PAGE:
There has always been a scramble among foreign businesses for the various commercial tenders and partnerships available in the Middle East. This will remain the case as the current, evolving opportunity is more clearly defined. However, increasingly close links between the Asia Pacific (APAC) and Middle East regions over recent years means APAC firms a likely to be in pole position. They will certainly be at the front of the grid.
Existing trade relationships, particularly in the energy sector, partly explain the reason for this. For example, the Middle East is currently China’s largest supplier of crude oil, which perhaps unsurprisingly is a status the former will not want to put at risk. This is not to say contracts will not be competitive, but it is another incentive to look favourably upon Chinese business proposals.
Meanwhile, South Korea has been entrenching its credentials as the nuclear power operator of choice for the region, with the Korea Electric Power Corporation (KEPCO) already having secured a $20 billion project to build four reactors in the UAE. KEPCO is well aware of the post oil dynamic that is emerging across the Middle East and North Africa.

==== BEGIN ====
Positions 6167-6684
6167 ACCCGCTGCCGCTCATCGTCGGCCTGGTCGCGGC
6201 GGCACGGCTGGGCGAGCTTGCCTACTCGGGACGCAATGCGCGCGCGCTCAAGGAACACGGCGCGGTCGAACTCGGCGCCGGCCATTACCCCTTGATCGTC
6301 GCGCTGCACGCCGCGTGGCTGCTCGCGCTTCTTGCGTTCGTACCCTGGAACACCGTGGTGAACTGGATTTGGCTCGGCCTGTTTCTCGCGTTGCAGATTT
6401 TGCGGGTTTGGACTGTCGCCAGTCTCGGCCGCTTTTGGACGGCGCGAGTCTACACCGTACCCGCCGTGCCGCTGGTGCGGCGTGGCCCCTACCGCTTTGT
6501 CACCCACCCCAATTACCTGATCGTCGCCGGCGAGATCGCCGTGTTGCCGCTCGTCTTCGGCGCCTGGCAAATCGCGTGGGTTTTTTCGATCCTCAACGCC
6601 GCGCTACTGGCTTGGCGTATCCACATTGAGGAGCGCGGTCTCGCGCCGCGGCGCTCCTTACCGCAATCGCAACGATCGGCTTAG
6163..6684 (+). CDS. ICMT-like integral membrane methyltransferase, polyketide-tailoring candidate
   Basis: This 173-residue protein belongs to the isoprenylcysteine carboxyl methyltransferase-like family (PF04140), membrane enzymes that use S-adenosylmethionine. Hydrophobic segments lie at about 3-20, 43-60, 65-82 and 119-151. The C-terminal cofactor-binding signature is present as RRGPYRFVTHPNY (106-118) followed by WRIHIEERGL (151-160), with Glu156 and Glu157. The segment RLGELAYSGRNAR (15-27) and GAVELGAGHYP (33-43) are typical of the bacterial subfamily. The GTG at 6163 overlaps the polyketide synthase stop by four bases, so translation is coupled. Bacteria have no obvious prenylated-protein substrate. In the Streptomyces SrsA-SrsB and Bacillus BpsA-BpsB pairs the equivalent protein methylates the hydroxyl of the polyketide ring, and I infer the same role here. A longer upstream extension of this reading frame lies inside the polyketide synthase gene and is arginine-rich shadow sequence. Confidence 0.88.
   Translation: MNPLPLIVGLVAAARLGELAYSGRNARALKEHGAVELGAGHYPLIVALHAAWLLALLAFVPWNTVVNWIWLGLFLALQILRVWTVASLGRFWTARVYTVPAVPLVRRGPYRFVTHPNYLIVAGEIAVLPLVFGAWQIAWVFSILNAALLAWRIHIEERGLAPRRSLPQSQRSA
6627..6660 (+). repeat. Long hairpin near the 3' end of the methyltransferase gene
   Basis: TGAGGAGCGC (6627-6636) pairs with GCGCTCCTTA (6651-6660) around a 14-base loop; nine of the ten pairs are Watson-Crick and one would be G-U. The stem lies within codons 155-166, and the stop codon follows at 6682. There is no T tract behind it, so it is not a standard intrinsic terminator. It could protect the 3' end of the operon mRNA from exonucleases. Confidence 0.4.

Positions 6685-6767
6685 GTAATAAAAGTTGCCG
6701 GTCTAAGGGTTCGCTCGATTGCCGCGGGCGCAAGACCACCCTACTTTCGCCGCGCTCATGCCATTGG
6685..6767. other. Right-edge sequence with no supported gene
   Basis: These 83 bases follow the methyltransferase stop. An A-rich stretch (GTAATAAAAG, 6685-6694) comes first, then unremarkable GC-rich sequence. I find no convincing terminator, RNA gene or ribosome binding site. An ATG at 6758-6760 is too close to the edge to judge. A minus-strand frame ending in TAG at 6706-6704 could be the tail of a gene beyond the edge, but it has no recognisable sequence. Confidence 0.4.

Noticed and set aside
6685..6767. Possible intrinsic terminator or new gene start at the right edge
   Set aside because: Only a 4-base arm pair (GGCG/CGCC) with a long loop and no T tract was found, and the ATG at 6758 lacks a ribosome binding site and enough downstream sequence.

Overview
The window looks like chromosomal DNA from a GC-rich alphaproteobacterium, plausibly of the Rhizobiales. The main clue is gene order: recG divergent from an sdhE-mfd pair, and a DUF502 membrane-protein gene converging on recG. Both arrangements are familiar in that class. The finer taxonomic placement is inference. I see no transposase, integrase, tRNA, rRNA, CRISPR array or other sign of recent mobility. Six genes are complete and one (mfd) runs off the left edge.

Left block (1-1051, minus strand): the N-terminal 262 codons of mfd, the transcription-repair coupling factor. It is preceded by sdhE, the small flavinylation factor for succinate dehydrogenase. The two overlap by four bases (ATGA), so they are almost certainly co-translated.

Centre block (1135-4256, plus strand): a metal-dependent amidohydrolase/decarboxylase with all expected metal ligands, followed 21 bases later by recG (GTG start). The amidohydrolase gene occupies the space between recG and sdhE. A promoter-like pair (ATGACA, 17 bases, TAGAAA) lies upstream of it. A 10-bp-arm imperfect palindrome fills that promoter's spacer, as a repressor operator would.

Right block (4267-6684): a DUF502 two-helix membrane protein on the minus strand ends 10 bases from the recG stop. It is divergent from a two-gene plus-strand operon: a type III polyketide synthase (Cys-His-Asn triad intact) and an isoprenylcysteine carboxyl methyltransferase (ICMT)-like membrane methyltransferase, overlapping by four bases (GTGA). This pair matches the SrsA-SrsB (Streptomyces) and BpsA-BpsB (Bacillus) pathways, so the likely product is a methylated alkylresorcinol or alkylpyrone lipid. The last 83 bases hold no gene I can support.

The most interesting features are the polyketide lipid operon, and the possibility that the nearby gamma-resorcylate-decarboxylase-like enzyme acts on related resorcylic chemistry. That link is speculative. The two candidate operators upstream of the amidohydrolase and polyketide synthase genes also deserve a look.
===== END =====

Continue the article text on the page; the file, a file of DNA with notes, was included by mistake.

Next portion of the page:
Countries within South East Asia stand in good stead too. Indonesia and Malaysia’s large Muslim populations share an obvious religious affinity with the Middle East, but more poignantly, this has created substantial links through the growing Islamic finance sector. The same could be argued, although on a far smaller scale, with Islamic fashion.